Real Surfers “Real-ly” For Surf Literature

…the first one, ever; goes to William Finnegan for “Barbarian Days.”

I’m sure he would be stoked. Okay, maybe mildly amused. Maybe just cool about the whole thing. I just heard the last of the hourly NPR newscast the other day, announcing the winner of some award. Didn’t hear what award, but something literary.  I was excited. I called up Port Townsend librarian (and surfer) Keith Darrock, who had saved the book for me when they got it in. I may have been the second one to check it out. My friend Archie Endo also mentioned the book was out. Real life surf writer/editor Drew Kampion endorsed Finnegan as a writer, quite impressed he had written a two issue (unheard of in its rarity) “New Yorker” piece on Doc Renneker, legendary surfer. “Yeah, he’s legit.”

So, I read it. Not straight through; but as straight through as I could manage.

“I don’t know. Maybe it’s the Booker Prize. Don’t they have something like that?”

No, I found out; it’s the Pulitzer! Whoa. Now, that’s something.

It might be that part of the reason I loved the book so much more than some other books on surfing I’ve read, or started to read, or scimmed and abandoned, is that Mr. Finnegan is a real writer; a really good writer. And…he’s been there; surfing and other war zones; and he can maintain a coolness that most of us cannot; he can put into words what we can feel, not explain, and yet recognize as authentic. Passion and critical situations are sometimes best described from just a bit of distance;  with the right amount of objectivity. “Yeah, that’s it. He got it right.”

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The explanation for why the book had a bigger impact on me than it seems to have had on Keith is, perhaps, that Finnegan and I are contemporaries. I looked it up, he’s actually a year younger than I am; started surfing at a similar time. He is able to describe the beginnings of what his reviewers always seem to call “a lifelong passion;” trying to learn, to improve, to fit into whatever tribe one finds himself among.

While he was exploring now-well known spots around the world, I was surfing now-way-more-crowded spots in a less crowded Southern California. That doesn’t mean I don’t want to hear how that went for him.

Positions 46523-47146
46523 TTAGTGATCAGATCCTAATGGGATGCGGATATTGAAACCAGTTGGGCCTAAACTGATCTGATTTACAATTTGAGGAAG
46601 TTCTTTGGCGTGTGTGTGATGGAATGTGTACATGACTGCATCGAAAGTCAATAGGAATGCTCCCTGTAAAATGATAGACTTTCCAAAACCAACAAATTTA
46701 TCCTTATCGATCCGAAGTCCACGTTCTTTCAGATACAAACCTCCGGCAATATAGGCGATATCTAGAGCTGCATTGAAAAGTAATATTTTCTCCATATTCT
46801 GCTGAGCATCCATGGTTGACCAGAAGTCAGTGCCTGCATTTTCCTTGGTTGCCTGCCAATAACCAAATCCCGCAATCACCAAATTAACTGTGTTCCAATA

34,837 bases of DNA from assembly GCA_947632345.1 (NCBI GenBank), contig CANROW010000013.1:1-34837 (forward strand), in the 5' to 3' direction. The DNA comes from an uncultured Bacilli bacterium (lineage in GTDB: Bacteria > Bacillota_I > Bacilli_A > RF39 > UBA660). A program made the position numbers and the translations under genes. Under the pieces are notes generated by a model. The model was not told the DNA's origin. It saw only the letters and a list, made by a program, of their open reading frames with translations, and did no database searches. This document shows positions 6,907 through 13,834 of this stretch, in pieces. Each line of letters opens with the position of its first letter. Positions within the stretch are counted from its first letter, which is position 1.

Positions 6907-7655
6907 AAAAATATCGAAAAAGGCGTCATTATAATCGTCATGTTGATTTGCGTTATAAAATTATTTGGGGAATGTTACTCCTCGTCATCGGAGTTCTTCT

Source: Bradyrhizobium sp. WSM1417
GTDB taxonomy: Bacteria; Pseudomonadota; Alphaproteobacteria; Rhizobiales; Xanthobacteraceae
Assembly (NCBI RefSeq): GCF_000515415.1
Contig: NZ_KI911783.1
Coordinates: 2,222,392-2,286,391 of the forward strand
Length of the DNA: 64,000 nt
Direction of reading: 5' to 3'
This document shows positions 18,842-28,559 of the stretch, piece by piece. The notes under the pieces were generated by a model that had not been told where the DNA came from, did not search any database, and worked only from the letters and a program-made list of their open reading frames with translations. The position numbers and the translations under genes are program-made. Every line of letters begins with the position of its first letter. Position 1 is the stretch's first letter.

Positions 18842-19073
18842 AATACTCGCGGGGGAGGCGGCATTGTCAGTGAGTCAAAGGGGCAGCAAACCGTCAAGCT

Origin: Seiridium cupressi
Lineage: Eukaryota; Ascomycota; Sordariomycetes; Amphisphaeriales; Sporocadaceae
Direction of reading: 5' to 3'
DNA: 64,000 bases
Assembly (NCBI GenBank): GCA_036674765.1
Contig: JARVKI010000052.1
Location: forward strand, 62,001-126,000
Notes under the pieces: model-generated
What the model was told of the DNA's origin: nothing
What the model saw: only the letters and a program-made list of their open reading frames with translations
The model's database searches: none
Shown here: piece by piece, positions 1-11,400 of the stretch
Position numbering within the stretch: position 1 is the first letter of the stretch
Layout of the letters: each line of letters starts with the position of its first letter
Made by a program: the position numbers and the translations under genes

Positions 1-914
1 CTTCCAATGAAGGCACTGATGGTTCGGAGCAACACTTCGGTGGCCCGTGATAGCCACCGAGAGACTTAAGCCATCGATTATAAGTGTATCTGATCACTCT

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I actually was impressed enough to hold off of returning the book after I’d read it, asking Keith what would happen if I went over the deadline. And (this is actually unusual) I watched a video of Mr. Finnegan doing a reading at some event in New York City, with non-surfers making up most of the audience.

And he was cool; not talking down, now rolling his eyes, not even, noticeably smirking as he looked back to the page he was reading.

I have to admit I take some (probably improper) solace in knowing that, possibly to make up for his wanderings during his youth, he’s still working. Of course, when he’s not, he might be snagging a few tubes at Tavarua, staying at the now-known island, with a real bed and untainted water.  So, a minor honor, indeed, but the first ever “Real-ly” is for you, Mr. William Finnegan, Jr.

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3 thoughts on “Real Surfers “Real-ly” For Surf Literature

  1. I had the good fortune to find the book at Bookshop Santa Cruz, my old alma mater town, late last summer. But I bought Jerry Lopez’s book instead. I’d always wanted to read about Jerry’s life. But a month later I ordered Barbarian Days on Audible.com and what a ride. Finnegan does all the narration. While he has a bit of a dull voice, the story is just fantastic. His language poetic.

    If only Jerry’s book had been that well written.

  2. ***Shameless Self-promo***
    If you are looking for another surf read, hopefully you will check out my novel, Native Moments. It’s not easy getting the word out so I sometimes have to rely on commenting on people’s blogs. That being said, I really do think it my be something you enjoy. Enjoyed your take on Barbarian Days.

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